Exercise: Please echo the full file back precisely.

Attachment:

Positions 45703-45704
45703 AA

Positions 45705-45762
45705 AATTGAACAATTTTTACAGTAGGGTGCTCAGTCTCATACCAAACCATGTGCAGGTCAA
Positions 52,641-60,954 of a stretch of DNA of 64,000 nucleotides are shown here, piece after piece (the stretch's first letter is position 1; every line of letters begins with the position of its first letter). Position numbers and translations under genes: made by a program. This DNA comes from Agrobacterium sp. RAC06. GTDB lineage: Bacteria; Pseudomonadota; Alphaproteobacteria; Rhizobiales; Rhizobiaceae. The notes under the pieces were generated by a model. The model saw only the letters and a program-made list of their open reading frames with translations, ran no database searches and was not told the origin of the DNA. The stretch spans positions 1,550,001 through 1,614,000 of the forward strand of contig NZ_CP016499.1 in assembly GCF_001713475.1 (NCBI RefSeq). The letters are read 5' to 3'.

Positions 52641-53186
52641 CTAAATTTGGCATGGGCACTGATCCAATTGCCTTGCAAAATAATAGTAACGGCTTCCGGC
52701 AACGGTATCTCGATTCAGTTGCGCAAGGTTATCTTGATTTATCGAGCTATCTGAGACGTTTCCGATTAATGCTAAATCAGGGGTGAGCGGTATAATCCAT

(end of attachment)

Positions 45703-45704
45703 AA

Positions 45705-45762
45705 AATTGAACAATTTTTACAGTAGGGTGCTCAGTCTCATACCAAACCATGTGCAGGTCAA
Positions 52,641-60,954 of a stretch of DNA of 64,000 nucleotides are shown here, piece after piece (the stretch's first letter is position 1; every line of letters begins with the position of its first letter). Position numbers and translations under genes: made by a program. This DNA comes from Agrobacterium sp. RAC06. GTDB lineage: Bacteria; Pseudomonadota; Alphaproteobacteria; Rhizobiales; Rhizobiaceae. The notes under the pieces were generated by a model. The model saw only the letters and a program-made list of their open reading frames with translations, ran no database searches and was not told the origin of the DNA. The stretch spans positions 1,550,001 through 1,614,000 of the forward strand of contig NZ_CP016499.1 in assembly GCF_001713475.1 (NCBI RefSeq). The letters are read 5' to 3'.

Positions 52641-53186
52641 CTAAATTTGGCATGGGCACTGATCCAATTGCCTTGCAAAATAATAGTAACGGCTTCCGGC
52701 AACGGTATCTCGATTCAGTTGCGCAAGGTTATCTTGATTTATCGAGCTATCTGAGACGTTTCCGATTAATGCTAAATCAGGGGTGAGCGGTATAATCCAT